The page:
BBC World Service - The World This Week, Climate Change Alarm - "Bolsonaro’s really been tapping into a wave of disillusion and anger with the left wing Workers Party, the PT that was in government for over a decade, which have been embroiled in a huge corruption scandal, which has involved hundreds of politicians across the political spectrum, but has also jailed some of the main PT leaders. Also, he's also talking at a time when Brazil's experiencing a really deep economic recession. So people are really hurting and the country is suffering from a giant crime wave... [The Worker's Party] have never apologized for the corrupt system of politics in Brazil"

BBC World Service - The World This Week, Trump's dilemma over missing Saudi journalist - "Many Muslim practices and actions considered normal in other countries have been deemed extremist by the Chinese authorities. New laws, for example, ban unusual beards and strange names. Muslim women are forbidden from covering their faces. Parents now, it seems, can be accused of extremism for simply not wanting their children to marry someone of a different faith or ethnic group."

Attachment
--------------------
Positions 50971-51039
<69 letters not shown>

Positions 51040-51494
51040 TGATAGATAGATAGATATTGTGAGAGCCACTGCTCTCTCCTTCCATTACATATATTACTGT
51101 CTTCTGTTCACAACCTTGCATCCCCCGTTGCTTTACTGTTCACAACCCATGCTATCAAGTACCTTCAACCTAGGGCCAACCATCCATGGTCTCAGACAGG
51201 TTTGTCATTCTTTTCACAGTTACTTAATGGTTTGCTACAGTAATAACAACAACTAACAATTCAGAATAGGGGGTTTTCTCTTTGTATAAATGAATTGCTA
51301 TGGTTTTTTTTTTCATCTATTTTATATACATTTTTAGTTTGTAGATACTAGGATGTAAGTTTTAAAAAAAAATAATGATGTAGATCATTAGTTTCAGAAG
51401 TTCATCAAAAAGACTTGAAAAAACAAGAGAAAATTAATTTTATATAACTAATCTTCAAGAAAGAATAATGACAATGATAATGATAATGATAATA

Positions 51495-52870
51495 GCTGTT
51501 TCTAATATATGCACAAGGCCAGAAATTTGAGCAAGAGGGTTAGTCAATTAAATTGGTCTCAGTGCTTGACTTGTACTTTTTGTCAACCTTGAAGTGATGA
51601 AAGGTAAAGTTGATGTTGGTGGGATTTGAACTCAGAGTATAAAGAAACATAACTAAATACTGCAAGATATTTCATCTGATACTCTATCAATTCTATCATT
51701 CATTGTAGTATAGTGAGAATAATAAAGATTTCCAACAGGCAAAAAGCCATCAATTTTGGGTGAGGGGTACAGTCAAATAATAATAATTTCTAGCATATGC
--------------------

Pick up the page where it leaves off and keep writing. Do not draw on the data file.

Ahmed Al Omran on Twitter - "This story on Reuters about firing the Saudi consul in Istanbul is wrong. The agency fell for a fake website"
Breitbart has fallen for fake news before. Therefore Breitbart is unreliable and can't be trusted. So Reuters...

Debate ends when we label views we simply disagree with as ‘hatred’ | Kenan Malik - "‘It is better to debate a question without settling it,” observed the 18th-century French writer Joseph Joubert, “than to settle a question without debating it.”... If it is “hate speech” to question a particular definition of what it is to be a woman, or “bigoted” to express concern about non-natal women being allowed into female-only spaces, the very notion of public debate is transformed. There would seem to be little one could say on most difficult issues that could not also be construed as hatred... All it does is to cheapen the meaning of hatred, making life easier for the real bigots and to eviscerate public debate"